Unit testing -- a form of software testing done by developers using hundreds of small, fast tests -- is a central practice at sites that are committed to software quality. By following a dictum of "unit test, rather than debug," developers and their managers identify problems early and solve them as they go, giving them confidence in the code under development and assurance that a project will not founder once development completes and the quality assurance engineers start testing.
Agitar is a company whose entire product line is devoted to unit testing. Its flagship Agitator product (see our April 2006 review) reads through Java code, creates tests on the fly, runs them in the background, and then reports the results (successes and failures) as well as the lines of code that were not exercised. The benefit of this approach is that Agitator will often create tests that developers would overlook due to excess familiarity with the code. In addition, Agitator runs phone numbers, Social Security numbers, and other common fields through a gamut of extensive prebuilt tests.
AgitarOne, the focus of this review, is the heir to Agitator. During the next year, AgitarOne will replace Agitator at most customer sites, as Agitator is being retired. AgitarOne is a software stack that expands on Agitator's capabilities in useful and innovative ways. However, it is a heavyweight solution that may amount to more software than smaller teams need or want.
Dashboard for developers
AgitarOne follows a trend that has been emerging in software development tools during the past year, which is to provide a dashboard with project metrics. (In the past 12 months, weve seen products such as Enerjy's CQ2 and Borland/CodeGear's JBuilder 2007, among others, adopt this approach.) AgitarOne's dashboard is hosted on CruiseControl, an open source product that serves as a platform of sorts for generating and executing unit-tests, applying code rules, and displaying the metrics dashboard.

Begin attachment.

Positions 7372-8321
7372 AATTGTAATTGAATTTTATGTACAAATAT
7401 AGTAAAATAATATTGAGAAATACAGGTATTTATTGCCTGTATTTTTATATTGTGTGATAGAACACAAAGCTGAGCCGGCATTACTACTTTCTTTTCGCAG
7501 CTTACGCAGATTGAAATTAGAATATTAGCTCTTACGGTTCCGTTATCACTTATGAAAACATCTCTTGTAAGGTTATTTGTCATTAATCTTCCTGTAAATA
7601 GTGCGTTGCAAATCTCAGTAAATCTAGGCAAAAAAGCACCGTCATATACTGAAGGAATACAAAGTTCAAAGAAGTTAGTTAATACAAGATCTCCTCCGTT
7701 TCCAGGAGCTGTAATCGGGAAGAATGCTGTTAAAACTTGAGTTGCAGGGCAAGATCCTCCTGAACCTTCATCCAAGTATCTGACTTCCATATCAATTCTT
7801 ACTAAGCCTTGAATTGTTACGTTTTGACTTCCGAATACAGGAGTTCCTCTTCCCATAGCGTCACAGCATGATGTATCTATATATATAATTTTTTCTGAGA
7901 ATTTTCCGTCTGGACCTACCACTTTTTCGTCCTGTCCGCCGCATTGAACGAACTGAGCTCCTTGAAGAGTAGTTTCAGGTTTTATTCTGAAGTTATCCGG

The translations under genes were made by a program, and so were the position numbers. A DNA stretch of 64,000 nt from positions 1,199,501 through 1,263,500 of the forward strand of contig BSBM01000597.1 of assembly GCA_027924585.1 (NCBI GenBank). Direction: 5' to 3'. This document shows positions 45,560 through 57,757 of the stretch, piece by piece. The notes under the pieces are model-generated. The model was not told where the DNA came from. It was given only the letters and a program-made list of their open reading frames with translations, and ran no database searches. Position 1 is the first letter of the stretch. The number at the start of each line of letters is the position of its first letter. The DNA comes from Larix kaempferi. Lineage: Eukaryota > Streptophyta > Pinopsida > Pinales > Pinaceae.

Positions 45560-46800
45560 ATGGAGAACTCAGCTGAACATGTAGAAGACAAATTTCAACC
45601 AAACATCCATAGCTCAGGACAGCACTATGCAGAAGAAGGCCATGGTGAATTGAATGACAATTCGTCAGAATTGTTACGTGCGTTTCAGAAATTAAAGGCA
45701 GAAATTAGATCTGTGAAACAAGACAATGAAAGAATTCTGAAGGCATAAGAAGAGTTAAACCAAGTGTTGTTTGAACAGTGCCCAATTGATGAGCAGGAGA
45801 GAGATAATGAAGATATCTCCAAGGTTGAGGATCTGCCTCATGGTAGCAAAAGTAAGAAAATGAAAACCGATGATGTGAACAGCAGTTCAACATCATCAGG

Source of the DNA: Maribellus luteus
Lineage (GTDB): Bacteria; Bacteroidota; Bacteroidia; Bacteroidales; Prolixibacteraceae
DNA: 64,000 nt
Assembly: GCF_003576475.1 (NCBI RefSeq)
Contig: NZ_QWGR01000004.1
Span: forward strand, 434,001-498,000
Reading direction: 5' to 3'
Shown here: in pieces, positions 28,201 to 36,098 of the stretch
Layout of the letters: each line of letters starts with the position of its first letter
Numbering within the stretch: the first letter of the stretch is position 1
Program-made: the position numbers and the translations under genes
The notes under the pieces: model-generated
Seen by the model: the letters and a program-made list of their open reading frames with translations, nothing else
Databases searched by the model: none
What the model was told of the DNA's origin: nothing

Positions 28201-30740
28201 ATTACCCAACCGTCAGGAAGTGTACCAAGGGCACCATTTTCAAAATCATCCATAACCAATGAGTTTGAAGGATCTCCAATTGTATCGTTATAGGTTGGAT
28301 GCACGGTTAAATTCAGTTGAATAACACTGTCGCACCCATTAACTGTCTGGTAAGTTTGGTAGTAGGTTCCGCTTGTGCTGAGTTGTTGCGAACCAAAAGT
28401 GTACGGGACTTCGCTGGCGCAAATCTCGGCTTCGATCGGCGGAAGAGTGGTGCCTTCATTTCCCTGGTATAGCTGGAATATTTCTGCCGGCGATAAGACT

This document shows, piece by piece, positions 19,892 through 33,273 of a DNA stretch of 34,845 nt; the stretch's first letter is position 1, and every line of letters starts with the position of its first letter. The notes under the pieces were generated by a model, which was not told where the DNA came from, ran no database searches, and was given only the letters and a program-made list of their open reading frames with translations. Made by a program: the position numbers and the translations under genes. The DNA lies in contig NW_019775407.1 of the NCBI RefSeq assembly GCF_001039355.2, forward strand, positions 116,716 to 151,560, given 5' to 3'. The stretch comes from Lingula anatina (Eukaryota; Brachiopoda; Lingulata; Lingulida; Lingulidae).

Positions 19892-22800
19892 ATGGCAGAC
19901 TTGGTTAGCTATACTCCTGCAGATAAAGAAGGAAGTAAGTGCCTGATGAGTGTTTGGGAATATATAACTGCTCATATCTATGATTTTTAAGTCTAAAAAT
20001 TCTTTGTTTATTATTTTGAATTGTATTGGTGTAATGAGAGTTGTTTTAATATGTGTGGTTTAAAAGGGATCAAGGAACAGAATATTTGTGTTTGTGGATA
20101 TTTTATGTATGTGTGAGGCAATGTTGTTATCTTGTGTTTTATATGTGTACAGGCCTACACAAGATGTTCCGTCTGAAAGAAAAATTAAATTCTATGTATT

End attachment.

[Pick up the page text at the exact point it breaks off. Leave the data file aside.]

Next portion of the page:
The developer triggers these activities using client-side software that must be installed in a Java IDE. At the moment, Agitar supports only Eclipse and Eclipse-based IDEs (such as CodeGear JBuilder 2007 and IBM Rationals family of IDEs). This installation is done via a series of plug-ins that can be downloaded into Eclipse from the URL of the AgitarOne server. Some activities can be run in a command-line batch mode.
Once everything is set up, the developer clicks on a project or a file, and from an Agitar-specific, drop-down menu elects whether to generate unit tests, "agitate" the code, or run the code-rules engine. A queue can then be checked to watch the progress of these tasks.
The unit tests AgitarOne generates have two benefits: They can fill in test suites written by the developer, and they can capture current behavior. To its credit, Agitar is clear that its generated tests are a supplement to developer-created tests, not a replacement for them. The first of these benefits is most important where unit tests are used as a quality-validation tool. AgitarOne can create tests the developer would not have thought of and catch errors by exercising the code in legitimate ways the developer did not foresee, since a frequent blind spot for developers is their over-familiarity with code they've written. AgitarOne's generated tests do this well. In this sense, they are instructive, and regularly examining them will surely help most developers broaden their own test-writing skills. The second benefit of generated tests is capturing existing behavior so that when a developer changes the code, failing tests can highlight unanticipated consequences. This usage, termed "characterization tests," is particularly valuable when a developer is modifying legacy applications.